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Once did she hold the gorgeous East in fee, And was the safeguard of the West… William Wordsworth

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The horses of St Mark’s: a story of triumph in Byzantium, Paris and Venice New York, Overlook Press, 2010 Charles Freeman Bronze sculpture, Classical  Italy  Venice; Europe  History; Horses of San Marco  History Hardcover. 1st. American ed. and printing.  xiv, 298 p.: ill., ports.; 24 cm. Includes bibliographical references and index. Clean, tight and strong binding with clean dust jacket. No highlighting, underlining or marginalia in text. VG/VG

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The Horses of St. Mark’s in Venice are among art’s finest creations — and certainly one with a story like no other. Charles Freeman explores the mysterious origin of the statues and their turbulent movements through Europe over the centuries: in Constantinople, at both its founding and sacking in the Fourth Crusade; in Venice, at both the height of its greatness and fall in 1797; in the Paris of Napoleon, and the revolutions of 1848; and back in Venice. In this book, Freeman shows how the horses came to stand at the heart of European history time and time again.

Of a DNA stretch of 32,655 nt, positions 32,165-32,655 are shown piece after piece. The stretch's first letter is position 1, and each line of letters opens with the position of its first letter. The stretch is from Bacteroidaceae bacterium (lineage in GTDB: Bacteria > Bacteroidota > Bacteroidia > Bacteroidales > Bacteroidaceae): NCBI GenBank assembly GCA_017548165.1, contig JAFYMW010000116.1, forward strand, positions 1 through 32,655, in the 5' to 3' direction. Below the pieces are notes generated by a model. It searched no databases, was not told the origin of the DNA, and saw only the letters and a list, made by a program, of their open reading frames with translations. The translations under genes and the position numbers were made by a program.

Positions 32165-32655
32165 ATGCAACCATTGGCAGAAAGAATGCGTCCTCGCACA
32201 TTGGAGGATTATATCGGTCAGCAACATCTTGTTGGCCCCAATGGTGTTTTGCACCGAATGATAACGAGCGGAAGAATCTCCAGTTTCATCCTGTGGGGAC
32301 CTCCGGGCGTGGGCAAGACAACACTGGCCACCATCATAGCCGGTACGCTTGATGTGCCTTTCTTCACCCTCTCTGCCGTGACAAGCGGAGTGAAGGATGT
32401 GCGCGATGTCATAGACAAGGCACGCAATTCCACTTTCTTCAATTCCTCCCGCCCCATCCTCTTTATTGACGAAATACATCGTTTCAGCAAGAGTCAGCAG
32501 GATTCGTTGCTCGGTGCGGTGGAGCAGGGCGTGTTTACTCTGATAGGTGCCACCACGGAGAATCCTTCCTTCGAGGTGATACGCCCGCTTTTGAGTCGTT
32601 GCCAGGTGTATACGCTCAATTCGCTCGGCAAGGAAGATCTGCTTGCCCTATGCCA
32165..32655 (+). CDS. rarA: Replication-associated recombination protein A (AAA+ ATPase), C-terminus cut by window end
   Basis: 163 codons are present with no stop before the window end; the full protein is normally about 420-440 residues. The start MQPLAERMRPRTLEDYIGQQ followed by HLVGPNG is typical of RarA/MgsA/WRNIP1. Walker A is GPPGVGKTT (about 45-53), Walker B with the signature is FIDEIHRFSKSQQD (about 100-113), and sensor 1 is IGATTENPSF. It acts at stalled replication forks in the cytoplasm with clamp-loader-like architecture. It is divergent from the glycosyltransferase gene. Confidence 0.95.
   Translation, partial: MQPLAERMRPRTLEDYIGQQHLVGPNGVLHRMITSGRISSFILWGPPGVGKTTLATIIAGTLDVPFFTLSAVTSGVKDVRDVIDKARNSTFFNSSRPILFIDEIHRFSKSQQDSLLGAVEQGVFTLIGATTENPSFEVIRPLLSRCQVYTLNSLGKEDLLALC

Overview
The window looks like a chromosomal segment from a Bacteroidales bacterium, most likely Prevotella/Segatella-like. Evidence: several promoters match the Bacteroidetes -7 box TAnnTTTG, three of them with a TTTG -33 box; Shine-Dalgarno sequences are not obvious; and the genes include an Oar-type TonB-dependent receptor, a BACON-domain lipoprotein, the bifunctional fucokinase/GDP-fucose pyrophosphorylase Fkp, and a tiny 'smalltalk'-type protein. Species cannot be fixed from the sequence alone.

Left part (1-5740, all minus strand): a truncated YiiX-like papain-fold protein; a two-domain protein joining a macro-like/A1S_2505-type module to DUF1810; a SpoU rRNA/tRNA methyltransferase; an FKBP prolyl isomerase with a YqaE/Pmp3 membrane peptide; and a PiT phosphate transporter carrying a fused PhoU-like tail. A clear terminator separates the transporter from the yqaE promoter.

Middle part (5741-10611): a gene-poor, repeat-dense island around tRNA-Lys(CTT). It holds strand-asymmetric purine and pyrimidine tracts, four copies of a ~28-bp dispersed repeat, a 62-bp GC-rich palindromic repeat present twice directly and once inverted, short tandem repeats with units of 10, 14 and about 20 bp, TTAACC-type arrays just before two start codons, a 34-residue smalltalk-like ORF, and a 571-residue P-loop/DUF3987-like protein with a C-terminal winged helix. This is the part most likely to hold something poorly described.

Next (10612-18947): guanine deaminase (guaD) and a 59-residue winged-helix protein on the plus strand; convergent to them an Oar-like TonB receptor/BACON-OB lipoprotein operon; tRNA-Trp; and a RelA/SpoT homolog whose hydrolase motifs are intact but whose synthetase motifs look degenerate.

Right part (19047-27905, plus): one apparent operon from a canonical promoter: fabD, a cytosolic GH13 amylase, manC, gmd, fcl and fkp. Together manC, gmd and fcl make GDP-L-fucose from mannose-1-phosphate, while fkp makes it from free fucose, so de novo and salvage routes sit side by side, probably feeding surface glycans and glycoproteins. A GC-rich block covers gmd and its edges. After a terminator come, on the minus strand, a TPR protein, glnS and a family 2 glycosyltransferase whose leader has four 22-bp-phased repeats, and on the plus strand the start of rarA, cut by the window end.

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Comments Off on Once did she hold the gorgeous East in fee, And was the safeguard of the West… William Wordsworth

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We require from buildings two kinds of goodness: first, the doing their practical duty well: then that they be graceful and pleasing in doing it… John Ruskin

Venice : pure city London : Chatto & Windus, 2009  Peter Ackroyd Venice (Italy) History Hardcover. 1st. ed. and printing. 403 p., [32] p. of plates : ill. (some col.), maps (some col.) ; 24 cm.  Includes bibliographical references (p. [381]-386) and index. Clean, tight and strong binding with clean dust jacket. No highlighting, underl ining or marginalia in text.  VG/VG